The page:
An open-air shopping center in northern New Jersey is currently operating at 100% occupancy level.Capstone Realty Group purchased the Edgewater Marketplace back in 2013. The shopping center is located along the Hudson River, just across from New York City. The price tag came in at $21 million, and the center was only 73% leased at the time of sale. Earlier this year, the more than 88,000 square foot shopping center became 100% leased.
“The Internet’s not going to hurt this center at all," according to Rob Friedberg, managing partner of Capstone. So why is Rob so confident? They’ve filled the shopping center with tenants that are not affected by the world of online sales, and are not constantly in a rush to operate at dangerously low margins just to keep pace.
Edgewater Marketplace features multiple service-related businesses, restaurants, a pet boarding and day-care facility, and a walk-in medical clinic to name a few. Capstone enlisted nearby Ripco Real Estate to fill the center with tenants that will draw a steady stream of people to the center. As opposed to an electronics or clothing retailer that may be undercut by one of the retail behemoths and face financial peril, it’s pretty hard for the Amazon’s and Wal-Mart’s of the world to compete in the areas of sit-down dining, medical services, fitness classes or beauty treatments, for example.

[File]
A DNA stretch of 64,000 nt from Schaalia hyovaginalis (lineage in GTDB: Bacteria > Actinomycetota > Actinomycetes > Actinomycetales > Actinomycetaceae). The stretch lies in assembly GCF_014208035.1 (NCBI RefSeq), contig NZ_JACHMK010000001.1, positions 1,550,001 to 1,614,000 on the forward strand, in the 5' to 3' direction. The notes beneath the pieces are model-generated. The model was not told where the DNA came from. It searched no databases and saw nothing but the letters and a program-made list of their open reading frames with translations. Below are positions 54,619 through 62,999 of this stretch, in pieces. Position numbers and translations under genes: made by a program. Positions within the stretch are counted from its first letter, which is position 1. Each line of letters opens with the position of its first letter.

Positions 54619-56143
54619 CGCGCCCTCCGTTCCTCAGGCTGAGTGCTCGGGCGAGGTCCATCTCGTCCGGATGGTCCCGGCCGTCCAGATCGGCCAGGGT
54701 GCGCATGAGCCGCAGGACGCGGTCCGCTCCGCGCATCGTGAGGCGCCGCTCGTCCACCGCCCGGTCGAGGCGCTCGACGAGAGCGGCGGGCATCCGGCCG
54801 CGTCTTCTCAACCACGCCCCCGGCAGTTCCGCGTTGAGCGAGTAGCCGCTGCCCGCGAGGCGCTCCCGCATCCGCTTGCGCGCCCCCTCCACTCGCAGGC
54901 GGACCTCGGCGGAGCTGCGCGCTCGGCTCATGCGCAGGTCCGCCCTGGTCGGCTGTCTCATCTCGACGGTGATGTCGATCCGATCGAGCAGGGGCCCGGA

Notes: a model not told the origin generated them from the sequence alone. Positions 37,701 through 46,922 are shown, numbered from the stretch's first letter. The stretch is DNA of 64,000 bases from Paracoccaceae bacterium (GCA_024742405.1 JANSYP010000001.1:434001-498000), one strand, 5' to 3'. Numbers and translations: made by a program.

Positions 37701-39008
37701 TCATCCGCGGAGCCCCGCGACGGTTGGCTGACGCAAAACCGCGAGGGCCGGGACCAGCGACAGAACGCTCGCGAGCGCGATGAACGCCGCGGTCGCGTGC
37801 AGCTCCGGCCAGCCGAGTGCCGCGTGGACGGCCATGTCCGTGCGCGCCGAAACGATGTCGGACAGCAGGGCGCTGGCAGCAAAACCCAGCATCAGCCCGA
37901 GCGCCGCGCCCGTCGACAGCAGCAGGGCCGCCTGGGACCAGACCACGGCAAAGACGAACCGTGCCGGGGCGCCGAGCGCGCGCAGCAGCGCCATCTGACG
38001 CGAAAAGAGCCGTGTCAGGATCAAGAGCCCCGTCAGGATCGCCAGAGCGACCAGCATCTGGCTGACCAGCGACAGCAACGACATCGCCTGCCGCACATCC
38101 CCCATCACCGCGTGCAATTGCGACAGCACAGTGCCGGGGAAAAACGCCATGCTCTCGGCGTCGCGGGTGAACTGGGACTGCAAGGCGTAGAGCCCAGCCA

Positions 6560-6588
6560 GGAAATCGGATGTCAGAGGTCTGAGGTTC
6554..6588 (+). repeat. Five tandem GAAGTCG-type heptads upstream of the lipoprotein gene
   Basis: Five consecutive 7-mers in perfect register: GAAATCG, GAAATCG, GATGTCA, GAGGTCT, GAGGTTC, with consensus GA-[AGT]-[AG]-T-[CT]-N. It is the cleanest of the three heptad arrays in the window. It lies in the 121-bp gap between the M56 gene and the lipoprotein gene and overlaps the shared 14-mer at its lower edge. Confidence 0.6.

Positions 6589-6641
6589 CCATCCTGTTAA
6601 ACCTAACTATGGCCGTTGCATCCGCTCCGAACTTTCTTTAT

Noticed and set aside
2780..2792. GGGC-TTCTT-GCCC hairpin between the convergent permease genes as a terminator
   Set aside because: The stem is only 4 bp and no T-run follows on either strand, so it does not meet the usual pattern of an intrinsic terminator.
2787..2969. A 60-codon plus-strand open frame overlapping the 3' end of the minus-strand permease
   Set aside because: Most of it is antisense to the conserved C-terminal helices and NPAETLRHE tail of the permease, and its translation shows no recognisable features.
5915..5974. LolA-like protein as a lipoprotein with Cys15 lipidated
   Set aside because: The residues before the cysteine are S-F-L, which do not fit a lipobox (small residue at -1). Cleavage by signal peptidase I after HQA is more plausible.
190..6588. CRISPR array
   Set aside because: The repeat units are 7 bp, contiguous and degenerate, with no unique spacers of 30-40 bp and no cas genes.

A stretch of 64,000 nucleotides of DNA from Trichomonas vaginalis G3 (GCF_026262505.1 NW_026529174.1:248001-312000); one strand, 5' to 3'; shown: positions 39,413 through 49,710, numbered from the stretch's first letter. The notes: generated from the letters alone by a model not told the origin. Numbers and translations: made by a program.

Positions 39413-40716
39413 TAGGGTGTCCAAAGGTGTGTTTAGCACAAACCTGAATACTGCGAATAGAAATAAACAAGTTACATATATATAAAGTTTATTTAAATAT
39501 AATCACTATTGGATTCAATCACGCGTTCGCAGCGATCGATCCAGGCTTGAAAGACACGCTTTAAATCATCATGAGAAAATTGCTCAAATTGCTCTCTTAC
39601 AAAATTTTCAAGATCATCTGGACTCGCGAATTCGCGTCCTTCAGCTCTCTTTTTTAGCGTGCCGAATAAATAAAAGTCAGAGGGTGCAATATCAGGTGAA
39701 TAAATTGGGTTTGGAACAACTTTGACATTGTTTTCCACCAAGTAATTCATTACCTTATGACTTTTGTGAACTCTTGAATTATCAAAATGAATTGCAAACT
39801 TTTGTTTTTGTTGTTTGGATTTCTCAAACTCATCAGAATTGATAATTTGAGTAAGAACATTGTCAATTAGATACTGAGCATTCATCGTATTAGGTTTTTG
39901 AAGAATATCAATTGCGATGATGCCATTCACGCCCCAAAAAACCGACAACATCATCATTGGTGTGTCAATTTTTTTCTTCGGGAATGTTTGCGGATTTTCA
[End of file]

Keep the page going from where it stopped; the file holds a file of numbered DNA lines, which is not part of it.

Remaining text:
Capstone is not the only shopping center owner in the state of New Jersey that subscribes to this theory either. George Jacobs is the managing partner of the Styvertowne Shopping Center in Clifton, and is the developer and owner of several other centers throughout the Garden State. He shares a very similar philosophy to Capstone’s in terms of filling space.
“I want tenants that sell something not easily delivered to your door. Anything that’s a commodity, where it’s the same whether it’s online or in the store, and it’s not consumable, merchants are having a hard time competing. I’m not interested in something that’s going to be eaten alive by the Internet," he said.
Jacobs is particularly fond of medical tenants, and notes that the medical community is beginning to recognize the value of a presence in a retail center. Grocery and restaurants remain as the primary drivers for traffic to shopping centers, but the concept of focusing on medical, services and destination-type merchants and providers to fill the remainder of the space should be squarely on the radar of center owners and developers.